You may care about all this or not, but the point is that I KNOW the media is lying. For the first time in my life, the curtain has been pulled back.

Bitcoin

First of all, I know way less about Bitcoin than I do about the Vatican.

That being said, I apparently know way more about it than most journalists and news commentators, even those who report on finance, economics, and technology.

The first “mainstream” news story I heard about Bitcoin was on NPR’s Market Place, a show I used to listen to regularly, and always found relatively insightful.

They were sort-of trying to explain it to their audience, in a way that made clear that they assumed their listeners had perhaps never heard of it before.

And they got their facts wrong.

I’m not saying they help philosophical opinions about the nature of money which I happen to disagree with. I’m not saying their coverage was biased against the legitimacy of crypto-currency.

I’m saying they simply didn’t know what they were talking about.

The host who was asking questions didn’t know enough to ask any intelligent ones. The guest who was supposed to be informing us about it made a number of factual errors, besides not really addressing any of the things that make Bitcoin interesting or viable.

Since then, I have heard Bitcoin covered a number of times of market and finance oriented news outlets. With few exceptions, they simply don’t know what they are talking about, and appear to make no reasonable attempt to find out. Most of the Bitcoin confusion I have heard could have been straightened out by reading the Wikipedia article on it.

The #Icantbreathe protests

I live in Berkeley, CA.

Groups here and in neighboring Oakland have been engaged in protests for the last few weeks.

A number of people I know or have ties to have been involved in the protests, and real-time information is constantly available on Twitter and FaceBook.

The overwhelming reports from people actually on the ground have described the protests as extremely peaceful.

The handful of hoodlums are being ignored by the police, who could easily arrest them without disturbing the legitimate protesters.

Meanwhile, the protesters themselves are providing actual policing support, blocking the vandals from entering buildings, returning looted property, putting out fires, and even picking up trash from over-turned garbage cans.

The protests themselves have been notable for their otherwise lack of extreme activity. One friend of mine described the scene as “people milling around.”

Until the police show up and deliberately provoke confrontations.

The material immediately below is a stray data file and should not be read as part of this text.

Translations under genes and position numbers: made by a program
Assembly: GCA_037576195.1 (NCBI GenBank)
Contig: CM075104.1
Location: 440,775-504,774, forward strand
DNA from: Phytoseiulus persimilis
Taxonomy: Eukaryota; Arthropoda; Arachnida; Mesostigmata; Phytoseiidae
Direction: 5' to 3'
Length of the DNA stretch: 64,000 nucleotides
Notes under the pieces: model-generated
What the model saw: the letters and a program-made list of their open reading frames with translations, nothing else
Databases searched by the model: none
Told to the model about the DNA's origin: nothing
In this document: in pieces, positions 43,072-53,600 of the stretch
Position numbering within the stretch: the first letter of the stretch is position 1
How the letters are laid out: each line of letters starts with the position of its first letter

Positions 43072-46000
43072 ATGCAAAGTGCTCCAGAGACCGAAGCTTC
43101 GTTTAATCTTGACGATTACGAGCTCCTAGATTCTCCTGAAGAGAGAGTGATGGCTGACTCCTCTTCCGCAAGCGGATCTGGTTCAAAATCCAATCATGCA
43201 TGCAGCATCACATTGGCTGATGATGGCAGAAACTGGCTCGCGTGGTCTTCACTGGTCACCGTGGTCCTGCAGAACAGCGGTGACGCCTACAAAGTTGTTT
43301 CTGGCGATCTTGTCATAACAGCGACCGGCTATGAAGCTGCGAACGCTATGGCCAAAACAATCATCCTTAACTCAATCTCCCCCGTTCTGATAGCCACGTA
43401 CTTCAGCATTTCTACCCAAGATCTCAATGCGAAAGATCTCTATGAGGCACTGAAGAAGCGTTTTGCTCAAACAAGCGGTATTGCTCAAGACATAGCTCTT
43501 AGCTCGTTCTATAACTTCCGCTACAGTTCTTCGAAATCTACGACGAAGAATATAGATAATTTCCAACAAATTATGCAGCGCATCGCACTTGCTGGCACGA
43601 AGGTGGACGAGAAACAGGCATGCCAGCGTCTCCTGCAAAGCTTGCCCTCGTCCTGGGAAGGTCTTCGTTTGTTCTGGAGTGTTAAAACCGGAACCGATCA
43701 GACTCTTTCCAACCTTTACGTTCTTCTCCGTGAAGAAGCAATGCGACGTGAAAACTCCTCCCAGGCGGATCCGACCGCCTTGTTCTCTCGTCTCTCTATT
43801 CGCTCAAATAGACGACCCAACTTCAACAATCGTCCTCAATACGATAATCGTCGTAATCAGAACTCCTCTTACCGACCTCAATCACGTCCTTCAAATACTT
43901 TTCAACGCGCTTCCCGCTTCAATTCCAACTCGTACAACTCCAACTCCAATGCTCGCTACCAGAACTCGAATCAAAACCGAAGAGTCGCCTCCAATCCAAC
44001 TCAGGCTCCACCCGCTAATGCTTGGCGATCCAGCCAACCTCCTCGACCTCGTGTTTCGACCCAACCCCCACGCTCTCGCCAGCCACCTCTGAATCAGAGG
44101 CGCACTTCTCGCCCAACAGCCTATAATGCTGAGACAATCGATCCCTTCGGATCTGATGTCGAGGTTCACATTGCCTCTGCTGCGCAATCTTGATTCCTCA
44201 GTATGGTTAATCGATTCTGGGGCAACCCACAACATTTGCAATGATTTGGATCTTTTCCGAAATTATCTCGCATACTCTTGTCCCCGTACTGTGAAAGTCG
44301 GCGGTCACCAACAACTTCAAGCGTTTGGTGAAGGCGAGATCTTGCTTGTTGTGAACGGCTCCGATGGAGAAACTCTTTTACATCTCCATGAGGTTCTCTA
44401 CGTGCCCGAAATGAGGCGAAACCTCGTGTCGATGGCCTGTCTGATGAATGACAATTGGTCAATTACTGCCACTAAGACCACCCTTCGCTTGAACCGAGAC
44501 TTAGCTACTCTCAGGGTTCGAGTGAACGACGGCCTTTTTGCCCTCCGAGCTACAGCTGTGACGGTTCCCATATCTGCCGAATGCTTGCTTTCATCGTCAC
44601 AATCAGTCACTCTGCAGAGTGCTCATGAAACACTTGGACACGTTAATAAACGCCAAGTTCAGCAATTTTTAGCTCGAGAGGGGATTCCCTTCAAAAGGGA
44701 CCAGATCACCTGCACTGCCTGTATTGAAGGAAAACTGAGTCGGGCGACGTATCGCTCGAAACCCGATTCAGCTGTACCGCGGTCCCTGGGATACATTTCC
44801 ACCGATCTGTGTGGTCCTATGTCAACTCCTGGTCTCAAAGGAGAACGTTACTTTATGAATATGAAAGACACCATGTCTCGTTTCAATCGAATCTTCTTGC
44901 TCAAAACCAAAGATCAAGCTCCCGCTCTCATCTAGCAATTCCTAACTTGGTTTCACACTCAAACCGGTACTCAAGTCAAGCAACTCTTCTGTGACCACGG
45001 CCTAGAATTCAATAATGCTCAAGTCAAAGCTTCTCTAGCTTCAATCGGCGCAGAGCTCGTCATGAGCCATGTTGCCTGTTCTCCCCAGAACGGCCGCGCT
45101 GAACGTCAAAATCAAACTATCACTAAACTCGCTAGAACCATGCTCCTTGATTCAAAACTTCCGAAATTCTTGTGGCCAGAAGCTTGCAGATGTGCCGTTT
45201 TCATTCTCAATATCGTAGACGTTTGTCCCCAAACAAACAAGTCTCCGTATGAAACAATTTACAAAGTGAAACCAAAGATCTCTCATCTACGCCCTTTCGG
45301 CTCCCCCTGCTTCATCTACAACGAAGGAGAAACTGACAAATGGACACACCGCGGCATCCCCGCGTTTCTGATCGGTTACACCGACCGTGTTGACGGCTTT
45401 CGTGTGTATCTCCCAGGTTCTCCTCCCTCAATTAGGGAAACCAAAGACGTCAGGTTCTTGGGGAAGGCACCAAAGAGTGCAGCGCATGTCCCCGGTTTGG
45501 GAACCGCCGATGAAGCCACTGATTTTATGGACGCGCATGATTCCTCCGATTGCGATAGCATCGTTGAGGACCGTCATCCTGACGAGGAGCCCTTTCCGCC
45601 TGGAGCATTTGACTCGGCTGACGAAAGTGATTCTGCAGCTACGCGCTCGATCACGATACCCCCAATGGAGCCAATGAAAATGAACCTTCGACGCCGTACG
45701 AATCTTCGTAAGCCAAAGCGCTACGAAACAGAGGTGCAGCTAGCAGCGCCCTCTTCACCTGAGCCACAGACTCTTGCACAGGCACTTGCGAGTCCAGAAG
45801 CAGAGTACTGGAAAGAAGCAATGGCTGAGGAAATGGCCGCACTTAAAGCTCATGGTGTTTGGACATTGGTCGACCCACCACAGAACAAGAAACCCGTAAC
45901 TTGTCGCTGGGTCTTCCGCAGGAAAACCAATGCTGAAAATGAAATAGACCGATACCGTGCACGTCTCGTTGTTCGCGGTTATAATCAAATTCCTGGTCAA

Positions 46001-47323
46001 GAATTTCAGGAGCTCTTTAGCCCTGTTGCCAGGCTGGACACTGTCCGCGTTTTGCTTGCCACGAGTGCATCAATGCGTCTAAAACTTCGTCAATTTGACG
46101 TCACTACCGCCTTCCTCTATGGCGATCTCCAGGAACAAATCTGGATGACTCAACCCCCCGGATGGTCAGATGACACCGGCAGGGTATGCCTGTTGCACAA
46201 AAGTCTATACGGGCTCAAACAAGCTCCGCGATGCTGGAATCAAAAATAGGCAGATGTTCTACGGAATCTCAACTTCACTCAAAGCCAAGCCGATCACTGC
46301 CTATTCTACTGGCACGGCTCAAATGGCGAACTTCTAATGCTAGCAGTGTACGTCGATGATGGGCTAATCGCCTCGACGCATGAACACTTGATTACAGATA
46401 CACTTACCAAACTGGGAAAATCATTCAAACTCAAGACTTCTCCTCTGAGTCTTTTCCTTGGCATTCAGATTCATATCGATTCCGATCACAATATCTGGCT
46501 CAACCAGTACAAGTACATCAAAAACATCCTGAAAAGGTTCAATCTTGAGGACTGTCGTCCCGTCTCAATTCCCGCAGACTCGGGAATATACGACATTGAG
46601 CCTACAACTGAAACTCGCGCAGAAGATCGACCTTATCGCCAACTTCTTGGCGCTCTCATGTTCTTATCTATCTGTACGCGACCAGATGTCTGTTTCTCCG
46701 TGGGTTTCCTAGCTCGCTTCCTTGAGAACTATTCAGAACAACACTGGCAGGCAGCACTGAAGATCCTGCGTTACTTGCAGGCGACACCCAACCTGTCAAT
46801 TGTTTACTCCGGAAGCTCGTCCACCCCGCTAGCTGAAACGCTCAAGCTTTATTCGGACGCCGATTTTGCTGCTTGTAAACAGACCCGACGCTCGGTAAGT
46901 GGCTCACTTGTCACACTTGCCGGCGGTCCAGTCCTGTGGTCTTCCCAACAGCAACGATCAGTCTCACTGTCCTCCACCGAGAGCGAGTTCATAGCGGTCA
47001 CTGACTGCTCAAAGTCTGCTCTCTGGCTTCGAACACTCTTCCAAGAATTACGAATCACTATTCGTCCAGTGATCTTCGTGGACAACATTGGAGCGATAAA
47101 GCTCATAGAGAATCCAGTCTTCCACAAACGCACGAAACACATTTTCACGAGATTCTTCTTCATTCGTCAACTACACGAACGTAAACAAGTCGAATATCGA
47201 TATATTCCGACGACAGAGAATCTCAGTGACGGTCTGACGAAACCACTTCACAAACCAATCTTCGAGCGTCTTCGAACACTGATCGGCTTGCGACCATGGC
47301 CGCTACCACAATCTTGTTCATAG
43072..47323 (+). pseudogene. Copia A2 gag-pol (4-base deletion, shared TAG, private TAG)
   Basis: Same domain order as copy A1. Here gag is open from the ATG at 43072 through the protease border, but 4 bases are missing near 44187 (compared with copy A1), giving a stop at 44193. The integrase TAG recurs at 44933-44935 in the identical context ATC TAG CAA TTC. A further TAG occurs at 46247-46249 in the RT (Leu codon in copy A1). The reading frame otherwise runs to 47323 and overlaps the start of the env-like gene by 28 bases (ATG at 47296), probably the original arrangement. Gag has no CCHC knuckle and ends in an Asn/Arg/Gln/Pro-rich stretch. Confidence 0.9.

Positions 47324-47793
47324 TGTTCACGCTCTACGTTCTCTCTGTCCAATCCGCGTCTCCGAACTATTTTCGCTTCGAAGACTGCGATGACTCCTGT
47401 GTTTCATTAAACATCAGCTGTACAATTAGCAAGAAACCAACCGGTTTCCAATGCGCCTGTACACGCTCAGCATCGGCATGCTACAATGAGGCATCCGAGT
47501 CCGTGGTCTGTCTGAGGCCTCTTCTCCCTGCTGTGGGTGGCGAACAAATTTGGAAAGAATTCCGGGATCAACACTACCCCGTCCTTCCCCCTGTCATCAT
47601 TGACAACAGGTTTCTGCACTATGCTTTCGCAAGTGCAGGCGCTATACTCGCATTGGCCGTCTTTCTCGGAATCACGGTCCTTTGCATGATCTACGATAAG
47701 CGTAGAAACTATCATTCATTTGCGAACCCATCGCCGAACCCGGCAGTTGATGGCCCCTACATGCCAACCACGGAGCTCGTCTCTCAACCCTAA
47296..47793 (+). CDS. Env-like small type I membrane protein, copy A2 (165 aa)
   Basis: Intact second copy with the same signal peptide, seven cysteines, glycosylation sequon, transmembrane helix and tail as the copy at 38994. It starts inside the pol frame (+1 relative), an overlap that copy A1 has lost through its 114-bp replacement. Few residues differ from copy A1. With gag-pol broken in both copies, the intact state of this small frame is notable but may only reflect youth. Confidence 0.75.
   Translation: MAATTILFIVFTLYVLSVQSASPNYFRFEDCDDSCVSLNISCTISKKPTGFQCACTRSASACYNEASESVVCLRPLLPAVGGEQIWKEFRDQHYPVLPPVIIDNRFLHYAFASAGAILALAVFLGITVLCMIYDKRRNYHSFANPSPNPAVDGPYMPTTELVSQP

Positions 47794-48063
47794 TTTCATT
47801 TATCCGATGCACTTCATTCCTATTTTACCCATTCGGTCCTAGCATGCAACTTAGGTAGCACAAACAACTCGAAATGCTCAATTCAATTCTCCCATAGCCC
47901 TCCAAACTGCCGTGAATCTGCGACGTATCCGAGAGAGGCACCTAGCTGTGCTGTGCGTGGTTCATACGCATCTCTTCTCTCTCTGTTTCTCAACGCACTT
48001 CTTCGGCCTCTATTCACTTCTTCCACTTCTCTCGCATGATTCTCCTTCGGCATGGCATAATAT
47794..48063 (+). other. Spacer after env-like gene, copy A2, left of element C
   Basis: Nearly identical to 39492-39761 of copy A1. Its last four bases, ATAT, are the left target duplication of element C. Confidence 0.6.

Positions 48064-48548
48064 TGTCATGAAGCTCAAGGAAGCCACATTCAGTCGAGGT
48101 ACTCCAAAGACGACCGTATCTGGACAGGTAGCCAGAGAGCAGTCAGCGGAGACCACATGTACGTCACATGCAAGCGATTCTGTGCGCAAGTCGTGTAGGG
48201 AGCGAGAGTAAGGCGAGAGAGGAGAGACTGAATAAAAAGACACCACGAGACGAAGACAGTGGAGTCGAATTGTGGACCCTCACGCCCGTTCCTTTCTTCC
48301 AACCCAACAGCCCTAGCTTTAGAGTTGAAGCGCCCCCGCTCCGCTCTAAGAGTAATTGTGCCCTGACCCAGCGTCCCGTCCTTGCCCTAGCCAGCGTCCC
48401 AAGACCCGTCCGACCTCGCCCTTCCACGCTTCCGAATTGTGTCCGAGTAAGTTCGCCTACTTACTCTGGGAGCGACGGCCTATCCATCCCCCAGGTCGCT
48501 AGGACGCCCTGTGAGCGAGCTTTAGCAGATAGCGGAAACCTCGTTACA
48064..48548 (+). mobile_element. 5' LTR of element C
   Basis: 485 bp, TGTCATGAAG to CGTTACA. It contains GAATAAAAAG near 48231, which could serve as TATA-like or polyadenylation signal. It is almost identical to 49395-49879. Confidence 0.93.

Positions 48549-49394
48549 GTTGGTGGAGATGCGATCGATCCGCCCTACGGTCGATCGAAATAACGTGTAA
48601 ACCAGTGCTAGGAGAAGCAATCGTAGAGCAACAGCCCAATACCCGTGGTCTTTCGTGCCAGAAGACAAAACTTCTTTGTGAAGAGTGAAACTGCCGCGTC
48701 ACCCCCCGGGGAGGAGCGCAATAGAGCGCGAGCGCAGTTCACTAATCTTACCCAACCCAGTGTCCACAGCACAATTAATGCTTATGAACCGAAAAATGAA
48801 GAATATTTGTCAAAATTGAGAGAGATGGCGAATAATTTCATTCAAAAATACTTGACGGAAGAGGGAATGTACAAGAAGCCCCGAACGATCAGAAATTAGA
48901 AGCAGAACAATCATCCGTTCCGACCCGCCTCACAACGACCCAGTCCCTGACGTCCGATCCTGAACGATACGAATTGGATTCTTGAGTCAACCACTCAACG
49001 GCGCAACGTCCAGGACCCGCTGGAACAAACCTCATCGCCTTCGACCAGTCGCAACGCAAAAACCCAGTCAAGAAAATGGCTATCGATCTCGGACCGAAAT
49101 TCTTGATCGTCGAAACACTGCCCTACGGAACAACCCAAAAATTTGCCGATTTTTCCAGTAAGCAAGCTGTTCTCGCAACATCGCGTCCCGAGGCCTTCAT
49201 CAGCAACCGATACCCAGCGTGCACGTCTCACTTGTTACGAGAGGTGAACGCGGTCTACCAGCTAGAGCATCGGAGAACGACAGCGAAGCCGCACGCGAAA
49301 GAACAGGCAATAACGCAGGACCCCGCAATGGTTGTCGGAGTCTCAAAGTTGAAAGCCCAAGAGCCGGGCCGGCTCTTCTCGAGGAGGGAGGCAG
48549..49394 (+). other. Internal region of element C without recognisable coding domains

One would hope that the news media would play a part in revealing what is going on here: the peaceful protests, the self-organization of the crowd, the out-of-proportion police response, the senseless deployment of tear gas, the beatings.

And yet, major news outlets carry reports of violent protests that turn to looting. When minor arguments or unrelated fights break out (as always happens when you get enough people together), camera crews swarm in like vultures to capture video that supports their narrative.

Stories run in major newspapers and websites highlight minor injuries to police, ignoring the injuries inflicted by them on the crowd. Police are interviewed, protestors are not.

Mayhem caused by a small handful of young, middle-class, white malcontents from North Bay suburbs is attributed to rage in the black community, or to political anarchists, or to anyone who would demonstrate against obvious abuses of police power.

What else?

It’s easy to look at these examples and attribute some over-riding agenda on the media. It may even be accurate.

But what I find particularly troubling is that this industry — the industry from which I and almost everyone I know, gets the majority of their day-to-day information about the world — this industry apparently can’t be bothered with facts.

And I have no way of knowing when they are reporting accurate information and when they are making things up.

Sure, I know a lot about the Vatican. And I’m friends with some people who are really into Bitcoin. And I happen to live in Berkeley at the right time.

But the number of subjects I don’t know anything about is much higher than the number of subjects where I even know enough to ask an intelligent question.

I don’t know anything about climate change. Or Iran. Or Nuclear weapons. Or the actual contents of the Health Care Reform Act. Or the spread of Ebola in Africa. Or sex trafficking in Southeast Asia. Or Mormonism. Or what plays are popular on Broadway. Or whether the iPhone 6 bends when you put it in your pocket.

If I don’t know anything about these topics, and I’m fairly well informed, who does, actually? Who really knows?

The root of my libertarianism

I am not a libertarian because I think all people should have to fend for themselves. I don’t condone libertine behavior or liberal morals. I don’t really like guns. I don’t mind paying taxes. I like public libraries.

I’m a libertarian because, increasingly, I am convinced that no one, no government, no agency, no planner, can possibly know enough about enough different things to make decisions on behalf of other people.

I recently got into an argument with a progressive liberal friend who insists that white working class people who vote Republican are “voting against their economic interests.” My only thought: How do you even know that?

Most political plans, most economic interventions, most grand initiatives, rest on the notion that we can predict what effects our actions will have.

How can this even be possible if we barely know what the current conditions are? How can we know whether stimulating the economy, or pumping up GDP, or anything else will have a worthwhile positive impact on any individual person’s quality of life if we barely know what anyone’s current quality of life is?

We can’t.

We have a fundamental problem of information. If the people whose job it is to provide information to everyone else can’t manage to get their facts straight, whether through bias, conspiracy, or just plain ignorance, there is really little hope that the rest of us, or even our “leaders” (who, lets face it, all read the newspaper) have any idea what is actually going on in the world.